Ok, so now you have your friends' interest. There's something in it for them. LinkedIn and Plaxo are sold.. but what about Twitter? Here's an easy way to present Twitter: It is the 21st century word-of-mouth. It's water cooler taken to a whole new level. Is it essential to building a brand or conducting business? No, in my opinion, no.. at least not yet. But the potential upside is great: It is a huge, globe-spanning even playing field where people can see how you work, and you can easily keep people up-to-date on any aspect of your work or personal life you feel is important to communicate.

Most likely your life isn't going to change by using Twitter or FriendFeed. If you are a realtor, you aren't going to be selling houses directly off these services. However, if you are looking for a realtor and you like two people (all else being equal), one who is nice and another one who is also plus gives great advice about house-hunting and hot properties on their Twitter, who are you going to choose? I know I'd pick the guy on Twitter.


At this point your friends have a personal interest, and they can see the potential for long-term interest. But if you want to bring home why using a social network all the time isn't necessarily a bad thing, you can present this argument:

Spending all day using FriendFeed and Twitter could be seen as a colossal waste of time. To most people, it makes about as much business sense as playing video games. However, I don't view social media (or even video games) that way. I see it as undergoing a constant process of self-education on powerful social tools that have a lot of potential to be very important to business and marketing in the future.

Actually, video games are a very good example to present this alternative point of view. The video game industry is bigger than Hollywood. It's not only not rare, but not even particularly uncommon to hear that someone who spent years immersed with video games getting a lucrative job in the industry as a writer, designer or producer. In other words, social media is not a 'waste of time.' Sure, if you view it as a learning course, it would definitely be self-paced. But the skills learned are ultimately beneficial.

Make It Personal

So, you have said your schtick. Your friends see you in a new light. At this point, you can't go back to treating them the way you did before, in the dark until you talk to them on the phone or in person. Now, you need to show them that you have mastered using these tools to improve or at least maintain your business relationships. Here are some things you can do to get them drawn in to the social media framework:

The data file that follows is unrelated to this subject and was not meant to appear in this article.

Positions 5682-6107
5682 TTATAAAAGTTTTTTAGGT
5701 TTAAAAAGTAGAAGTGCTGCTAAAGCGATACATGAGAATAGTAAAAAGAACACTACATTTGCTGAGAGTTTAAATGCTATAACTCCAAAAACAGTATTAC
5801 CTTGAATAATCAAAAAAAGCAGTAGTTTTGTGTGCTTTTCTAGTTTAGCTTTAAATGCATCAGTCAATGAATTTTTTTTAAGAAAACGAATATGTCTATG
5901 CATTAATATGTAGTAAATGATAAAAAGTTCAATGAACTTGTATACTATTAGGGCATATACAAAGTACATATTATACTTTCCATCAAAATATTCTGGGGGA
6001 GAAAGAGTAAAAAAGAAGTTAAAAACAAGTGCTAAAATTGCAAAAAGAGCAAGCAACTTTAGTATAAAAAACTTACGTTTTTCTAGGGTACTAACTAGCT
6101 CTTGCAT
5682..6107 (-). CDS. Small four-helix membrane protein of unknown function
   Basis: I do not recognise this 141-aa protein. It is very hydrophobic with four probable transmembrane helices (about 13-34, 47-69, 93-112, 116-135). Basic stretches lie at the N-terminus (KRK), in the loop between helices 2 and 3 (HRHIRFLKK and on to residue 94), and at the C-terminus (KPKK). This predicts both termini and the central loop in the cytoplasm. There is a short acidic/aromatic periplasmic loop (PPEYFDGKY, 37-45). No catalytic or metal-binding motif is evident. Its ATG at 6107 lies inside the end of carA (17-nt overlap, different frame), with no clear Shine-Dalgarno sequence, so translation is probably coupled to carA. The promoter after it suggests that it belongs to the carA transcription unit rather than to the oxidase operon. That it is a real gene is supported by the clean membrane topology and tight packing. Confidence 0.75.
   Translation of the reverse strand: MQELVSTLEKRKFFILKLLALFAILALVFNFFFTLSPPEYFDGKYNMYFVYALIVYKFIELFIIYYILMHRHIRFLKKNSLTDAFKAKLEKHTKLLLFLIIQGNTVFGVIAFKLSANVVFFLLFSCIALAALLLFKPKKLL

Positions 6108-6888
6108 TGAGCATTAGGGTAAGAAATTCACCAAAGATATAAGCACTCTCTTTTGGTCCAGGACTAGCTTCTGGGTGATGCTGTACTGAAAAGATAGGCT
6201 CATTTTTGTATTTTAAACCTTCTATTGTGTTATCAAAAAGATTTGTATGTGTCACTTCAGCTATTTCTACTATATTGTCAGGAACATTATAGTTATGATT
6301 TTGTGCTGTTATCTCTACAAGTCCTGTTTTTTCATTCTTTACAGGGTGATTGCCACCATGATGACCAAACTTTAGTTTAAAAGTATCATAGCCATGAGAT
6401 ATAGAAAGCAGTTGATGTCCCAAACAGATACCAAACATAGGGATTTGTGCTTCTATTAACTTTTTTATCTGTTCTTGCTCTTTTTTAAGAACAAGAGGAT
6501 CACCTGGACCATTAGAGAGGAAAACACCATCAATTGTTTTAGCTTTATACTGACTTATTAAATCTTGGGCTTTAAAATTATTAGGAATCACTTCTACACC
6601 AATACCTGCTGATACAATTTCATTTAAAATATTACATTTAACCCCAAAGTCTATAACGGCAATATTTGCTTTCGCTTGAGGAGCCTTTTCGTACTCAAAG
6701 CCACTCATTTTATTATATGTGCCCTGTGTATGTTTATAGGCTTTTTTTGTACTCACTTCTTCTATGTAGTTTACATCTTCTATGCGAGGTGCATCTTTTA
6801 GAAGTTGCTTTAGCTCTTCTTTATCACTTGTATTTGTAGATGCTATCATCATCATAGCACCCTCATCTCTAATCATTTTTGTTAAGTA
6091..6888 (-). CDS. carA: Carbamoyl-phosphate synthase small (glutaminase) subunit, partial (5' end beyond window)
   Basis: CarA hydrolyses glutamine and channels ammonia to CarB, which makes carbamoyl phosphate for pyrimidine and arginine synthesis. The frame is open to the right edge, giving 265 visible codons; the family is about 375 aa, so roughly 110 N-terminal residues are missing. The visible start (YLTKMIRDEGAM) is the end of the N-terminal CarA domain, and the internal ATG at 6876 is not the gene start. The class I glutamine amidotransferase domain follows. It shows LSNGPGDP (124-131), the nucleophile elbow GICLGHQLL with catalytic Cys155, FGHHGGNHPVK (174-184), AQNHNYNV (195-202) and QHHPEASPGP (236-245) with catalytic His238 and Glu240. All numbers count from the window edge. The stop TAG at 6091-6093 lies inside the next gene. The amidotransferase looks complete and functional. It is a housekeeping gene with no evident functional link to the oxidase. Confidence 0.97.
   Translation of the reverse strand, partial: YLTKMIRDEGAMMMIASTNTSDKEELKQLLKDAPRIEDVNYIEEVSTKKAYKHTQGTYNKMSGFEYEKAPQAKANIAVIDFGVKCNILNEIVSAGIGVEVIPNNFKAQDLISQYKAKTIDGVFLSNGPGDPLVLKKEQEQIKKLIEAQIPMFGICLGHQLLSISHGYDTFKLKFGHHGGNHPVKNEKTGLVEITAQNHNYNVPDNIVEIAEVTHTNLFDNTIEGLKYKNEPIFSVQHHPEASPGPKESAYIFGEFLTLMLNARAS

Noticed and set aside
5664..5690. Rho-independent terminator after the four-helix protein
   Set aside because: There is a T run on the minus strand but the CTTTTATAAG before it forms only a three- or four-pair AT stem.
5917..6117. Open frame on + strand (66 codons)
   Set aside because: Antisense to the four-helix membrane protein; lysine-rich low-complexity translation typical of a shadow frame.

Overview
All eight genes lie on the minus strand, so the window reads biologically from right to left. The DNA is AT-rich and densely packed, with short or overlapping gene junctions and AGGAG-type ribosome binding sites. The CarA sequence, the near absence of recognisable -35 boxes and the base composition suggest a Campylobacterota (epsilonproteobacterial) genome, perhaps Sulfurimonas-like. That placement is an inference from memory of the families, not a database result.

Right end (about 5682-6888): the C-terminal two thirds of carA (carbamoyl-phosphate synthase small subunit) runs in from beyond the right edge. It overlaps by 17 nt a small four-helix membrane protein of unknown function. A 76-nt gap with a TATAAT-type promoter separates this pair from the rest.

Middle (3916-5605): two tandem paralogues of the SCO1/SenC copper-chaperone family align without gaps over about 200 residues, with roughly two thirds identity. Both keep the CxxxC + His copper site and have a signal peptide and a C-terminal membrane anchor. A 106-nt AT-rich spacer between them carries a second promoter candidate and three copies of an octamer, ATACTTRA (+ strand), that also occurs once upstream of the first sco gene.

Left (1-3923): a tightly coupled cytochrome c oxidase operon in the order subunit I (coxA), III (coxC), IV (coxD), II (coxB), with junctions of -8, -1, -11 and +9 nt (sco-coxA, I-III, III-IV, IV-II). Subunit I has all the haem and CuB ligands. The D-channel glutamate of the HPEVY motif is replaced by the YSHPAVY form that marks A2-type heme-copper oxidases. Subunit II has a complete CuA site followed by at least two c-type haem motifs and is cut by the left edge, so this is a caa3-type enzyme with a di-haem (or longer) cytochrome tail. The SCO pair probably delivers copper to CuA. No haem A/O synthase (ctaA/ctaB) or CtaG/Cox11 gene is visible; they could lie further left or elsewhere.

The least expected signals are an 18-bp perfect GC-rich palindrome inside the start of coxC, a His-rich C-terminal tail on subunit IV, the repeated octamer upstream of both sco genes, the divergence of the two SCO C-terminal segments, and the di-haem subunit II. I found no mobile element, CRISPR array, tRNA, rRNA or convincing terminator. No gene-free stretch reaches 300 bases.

• Send them interesting news clippings via e-mail from Google Reader or BlogLines. Or use another tool that lets you e-mail web pages, like Diigo.
  • Bookmark good Twitter or FriendFeed conversations and e-mail those with your thoughts.
  • In person, always be thinking of ways you can point people to solutions using social media. Like the realtor suggestion above.
  • Make sure you have a lifestream page. Try to pare down the nonessentials so that it just shows the highlights of your work during the day, and some linked pages where they can go to get more information.
There is one more step you can do to make this process personal: You can involve your social media friends into your life. Think of meetup ideas (for Twitter folks, use 'tweetup'): Sunday breakfast. Thursday evening coffee. Get local.. find twitterers in your city. Find or plan get-togethers with locals who are also social media savvy and compare notes. Bring a friend along.

The bottom line is that people are people. They like to be introduced to each other, usually, but they find it hard to make these connections themselves. Become a connector. Social media is all about making you the connector, and you will reap the benefits.

Read more by Phil Glockner at